What Heydar could(n't) have done to stem the Karabakh conflict

On the occasion of his father's birthday, Ilham Aliyev made several remarks about his father that, in my opinion, are in need of examination and clarification. 

In asserting that Heydar Aliyev could have diverted the country from the Karabakh conflict had he been in power, Ilham Aliyev made not only a contentious argument, but one with little logic:

First of all, in politics and in history alike, use of the conditional is worth little to nothing. Arbitrarily commenting on the past and the 'could haves', 'would haves' and 'should haves' is equatable to the (Russian) saying: "Had I been born a king, I'd never have been born a beggar." What's the use in discussing the possibilities of the past? Here, one must suppose that Ilham's discussion of his father's abilities was meant to inflate the cult of personality around him, rather than share historical fact. 

Second, separatist tendencies and aspirations that appeared towards and after the fall of the Soviet Union, especially that of the Armenians, can not be connected with the authority of any one leader. 

Indeed, it was widely understood even by the Soviet government that separatist tendencies would be almost impossible to control in the event of their flaring up: Soviet archive resources have shown that scenarios of ethnic revolt and discord in Ukraine, Georgia, Moldova, Azerbaijan and in the Baltic states had already been studied by the Party and state security forces even before Stalin's time. 

The Bolsheviks Understood

The Bolsheviks understood that the forceful unification of such a heterogenous public under the leadership of Russia was fraught with the challenge of centrifugal forces. For this reason, it was thought that the threat of tearing away ethnically - diverse pieces of territory from individual republics would serve as a bulwark to the resurgence of nationalist sentiment. 

Such tactics were used in attempts to prevent Ukraine, the Baltic States and Georgia from leaving the USSR, without regard for the power and authority of their then - leaders. It is worth nothing that these leaders were no less acclaimed than Heydar Aliyev. And it is highly unlikely that he, single - handedly, would have been able to put an end to the chaos brought about by nationalist aspirations.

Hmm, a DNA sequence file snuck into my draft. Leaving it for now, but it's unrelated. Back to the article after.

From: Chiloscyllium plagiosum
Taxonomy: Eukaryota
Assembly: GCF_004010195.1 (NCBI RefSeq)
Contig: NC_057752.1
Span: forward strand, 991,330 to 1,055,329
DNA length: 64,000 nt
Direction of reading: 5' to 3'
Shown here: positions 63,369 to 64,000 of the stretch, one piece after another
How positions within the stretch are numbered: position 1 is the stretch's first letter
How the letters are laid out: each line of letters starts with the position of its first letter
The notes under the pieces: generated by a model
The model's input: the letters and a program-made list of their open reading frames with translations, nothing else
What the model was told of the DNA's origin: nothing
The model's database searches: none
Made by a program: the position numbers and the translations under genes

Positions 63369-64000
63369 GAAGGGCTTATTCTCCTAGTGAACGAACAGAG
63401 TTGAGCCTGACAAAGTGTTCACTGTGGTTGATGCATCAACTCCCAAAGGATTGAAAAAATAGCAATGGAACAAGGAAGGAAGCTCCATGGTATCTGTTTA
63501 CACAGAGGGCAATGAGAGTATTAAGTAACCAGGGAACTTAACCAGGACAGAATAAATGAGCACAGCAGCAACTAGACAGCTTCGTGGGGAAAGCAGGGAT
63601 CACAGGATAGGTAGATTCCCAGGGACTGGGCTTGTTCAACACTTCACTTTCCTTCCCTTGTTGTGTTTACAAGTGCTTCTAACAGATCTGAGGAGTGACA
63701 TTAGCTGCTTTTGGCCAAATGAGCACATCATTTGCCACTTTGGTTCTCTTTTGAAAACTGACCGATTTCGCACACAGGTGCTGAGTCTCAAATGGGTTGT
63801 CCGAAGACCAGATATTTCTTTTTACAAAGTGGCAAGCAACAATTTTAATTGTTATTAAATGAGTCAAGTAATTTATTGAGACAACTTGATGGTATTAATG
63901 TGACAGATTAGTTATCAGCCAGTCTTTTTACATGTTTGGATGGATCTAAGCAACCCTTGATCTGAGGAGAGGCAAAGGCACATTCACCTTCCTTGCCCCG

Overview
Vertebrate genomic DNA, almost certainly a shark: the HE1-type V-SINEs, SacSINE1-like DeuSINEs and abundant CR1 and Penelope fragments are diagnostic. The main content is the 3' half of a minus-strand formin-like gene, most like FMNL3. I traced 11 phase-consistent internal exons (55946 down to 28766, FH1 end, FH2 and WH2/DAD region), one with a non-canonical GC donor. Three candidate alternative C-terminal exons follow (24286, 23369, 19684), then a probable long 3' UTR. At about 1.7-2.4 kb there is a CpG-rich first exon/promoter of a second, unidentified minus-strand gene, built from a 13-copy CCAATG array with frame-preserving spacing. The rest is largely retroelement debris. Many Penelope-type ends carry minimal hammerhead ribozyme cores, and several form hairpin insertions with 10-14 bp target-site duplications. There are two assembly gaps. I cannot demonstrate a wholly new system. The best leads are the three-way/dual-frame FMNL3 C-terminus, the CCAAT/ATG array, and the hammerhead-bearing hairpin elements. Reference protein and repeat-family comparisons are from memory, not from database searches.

Heydar Aliyev, without a doubt, made his mark on the history of modern Azerbaijan as an extraordinary leader, gifted with the political ability to enact change and transformation. He skillfully glued together the foundation of the Azerbaijani government and united civil society during a peak of conflict. However, much of this was accomplished at the expense of the difficult and demanding concessions of Armenia. 

Aksakals (wise-men) Singing Eulogies

Alivev was able to set the groundwork for the development of the oil and gas sectors, as well as other related industries. Objectively speaking, he left behind him a rather impressive portfolio of 'beginnings.' But when the son speaks of his father's accomplishments, it not only belittles the merits and services of Heydar Aliyev to Azerbaijan, but turns both the man and his deeds into a caricature, brings doubt to his name and goes flatly against norms of modesty and decency. 

Can it be that in Azerbaijan, formerly respected wise - men are now willing to sell their respect and eulogies for a small price to the "great Azerbaijani?" We must suppose so. But this should not come as a surprise, given that any European ex - President seems to be willing to do the same for a few gas - dollars, even if his only acquaintance with the man was a rushed meeting in the hallway, or a brief handshake. 

Not Mammad Amin Rasulzad, but Heydar Aliyev?!

On the birthday of a politician of such importance, it has been somehow accepted by society at large that, for that day at least, we should disregard the bad. But I hope that the ruling Aliyevs and their portraitists will pardon me when I say that the scales of history have been most negatively affected by Heydar Aliyev's reign. A number of generations of Azerbaijanis have had their opportunities limited by corruption and by local and systematic trauma throughout the years of rule of the father, the son and the holy - ghost. 

Pointing to his father as the Founder of an independent Azerbaijan, Ilham Aliyev shows a rather large degree of disrespect to the country he rules: to such a title there are but three pretenders: Mammad Amin Rasulzade, Abdulfaz Elchibey and perhaps even Ayaz Mutallibov. 

The Founder of (Corrupt) Azerbaijan

If one can call Heydar Aliyev the founder of Azerbaijan, then it's only in the context of an Azerbaijan ruled by a mafia and a system which strives to maintain economic and natural resources in the hands of a select few. 

As is generally accepted to mention and note in publications, my personal opinion might differ from the officially sanctioned one. But I insist on my right to express it as an observer and witness in front of the court of History of yesterday, today and, I hope, tomorrow. 

 

This article reflects the opinion of the author and may not necessarily reflect the opinion of MeydanTV.

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